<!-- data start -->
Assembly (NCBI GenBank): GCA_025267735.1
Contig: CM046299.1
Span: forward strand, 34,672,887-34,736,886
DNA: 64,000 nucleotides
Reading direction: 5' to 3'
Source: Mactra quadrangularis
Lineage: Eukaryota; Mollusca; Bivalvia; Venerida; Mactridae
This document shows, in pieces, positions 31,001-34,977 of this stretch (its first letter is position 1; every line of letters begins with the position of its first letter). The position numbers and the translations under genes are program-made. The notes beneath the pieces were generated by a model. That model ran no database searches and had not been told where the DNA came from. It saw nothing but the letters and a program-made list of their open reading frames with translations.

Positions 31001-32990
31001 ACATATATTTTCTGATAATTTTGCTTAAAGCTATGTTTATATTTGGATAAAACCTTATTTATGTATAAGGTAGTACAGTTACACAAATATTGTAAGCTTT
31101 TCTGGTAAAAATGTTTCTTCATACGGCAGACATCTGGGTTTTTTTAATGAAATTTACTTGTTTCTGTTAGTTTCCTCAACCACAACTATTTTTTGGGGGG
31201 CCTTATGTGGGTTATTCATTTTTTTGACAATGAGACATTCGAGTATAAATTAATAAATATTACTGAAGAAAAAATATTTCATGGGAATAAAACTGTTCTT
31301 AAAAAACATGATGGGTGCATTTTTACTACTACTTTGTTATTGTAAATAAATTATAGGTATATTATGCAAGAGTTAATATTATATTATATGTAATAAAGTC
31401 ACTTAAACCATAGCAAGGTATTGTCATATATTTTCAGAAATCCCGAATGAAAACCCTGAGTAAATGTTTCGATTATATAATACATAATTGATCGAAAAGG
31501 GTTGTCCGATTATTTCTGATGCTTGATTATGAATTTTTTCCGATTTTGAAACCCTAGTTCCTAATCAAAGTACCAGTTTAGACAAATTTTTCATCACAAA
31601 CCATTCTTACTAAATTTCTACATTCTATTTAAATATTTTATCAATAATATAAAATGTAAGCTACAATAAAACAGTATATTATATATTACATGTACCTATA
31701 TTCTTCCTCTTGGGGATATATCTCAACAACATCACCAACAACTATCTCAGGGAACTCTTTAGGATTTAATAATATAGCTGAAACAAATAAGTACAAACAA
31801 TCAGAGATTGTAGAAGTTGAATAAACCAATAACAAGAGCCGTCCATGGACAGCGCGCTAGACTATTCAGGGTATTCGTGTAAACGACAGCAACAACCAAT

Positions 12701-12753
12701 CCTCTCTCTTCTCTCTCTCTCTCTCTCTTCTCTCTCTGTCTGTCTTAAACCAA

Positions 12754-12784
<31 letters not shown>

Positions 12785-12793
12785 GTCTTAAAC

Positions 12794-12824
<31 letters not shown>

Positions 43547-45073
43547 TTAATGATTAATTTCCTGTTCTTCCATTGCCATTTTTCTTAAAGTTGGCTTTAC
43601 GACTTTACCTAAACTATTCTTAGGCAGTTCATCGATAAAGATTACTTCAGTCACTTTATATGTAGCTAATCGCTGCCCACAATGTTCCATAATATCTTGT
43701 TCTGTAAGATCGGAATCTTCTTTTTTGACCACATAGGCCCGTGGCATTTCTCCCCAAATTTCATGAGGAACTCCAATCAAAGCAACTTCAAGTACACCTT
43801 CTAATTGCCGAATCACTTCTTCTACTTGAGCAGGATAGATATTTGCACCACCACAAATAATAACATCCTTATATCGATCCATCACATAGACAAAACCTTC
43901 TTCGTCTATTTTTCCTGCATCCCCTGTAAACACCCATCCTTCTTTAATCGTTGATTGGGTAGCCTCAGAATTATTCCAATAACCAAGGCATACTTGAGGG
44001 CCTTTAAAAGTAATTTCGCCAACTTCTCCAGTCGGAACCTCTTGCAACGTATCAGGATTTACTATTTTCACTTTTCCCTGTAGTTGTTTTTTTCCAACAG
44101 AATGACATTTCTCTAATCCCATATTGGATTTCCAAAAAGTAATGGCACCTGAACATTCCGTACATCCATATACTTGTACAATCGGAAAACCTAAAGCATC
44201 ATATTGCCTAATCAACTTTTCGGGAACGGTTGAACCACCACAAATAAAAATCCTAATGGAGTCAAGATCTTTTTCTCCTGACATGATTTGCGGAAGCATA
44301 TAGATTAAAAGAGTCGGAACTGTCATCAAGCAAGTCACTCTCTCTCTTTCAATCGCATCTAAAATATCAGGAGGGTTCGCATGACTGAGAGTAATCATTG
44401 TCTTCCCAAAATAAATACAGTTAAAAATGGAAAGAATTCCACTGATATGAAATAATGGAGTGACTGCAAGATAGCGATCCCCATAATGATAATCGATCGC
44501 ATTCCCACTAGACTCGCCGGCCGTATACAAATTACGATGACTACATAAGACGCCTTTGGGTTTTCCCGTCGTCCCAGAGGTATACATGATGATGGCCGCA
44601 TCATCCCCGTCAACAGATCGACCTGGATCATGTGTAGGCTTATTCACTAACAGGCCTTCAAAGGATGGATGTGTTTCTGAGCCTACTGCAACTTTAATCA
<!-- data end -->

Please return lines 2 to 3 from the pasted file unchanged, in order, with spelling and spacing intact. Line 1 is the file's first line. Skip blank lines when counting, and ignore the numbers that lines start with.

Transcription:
Contig: CM046299.1
Span: forward strand, 34,672,887-34,736,886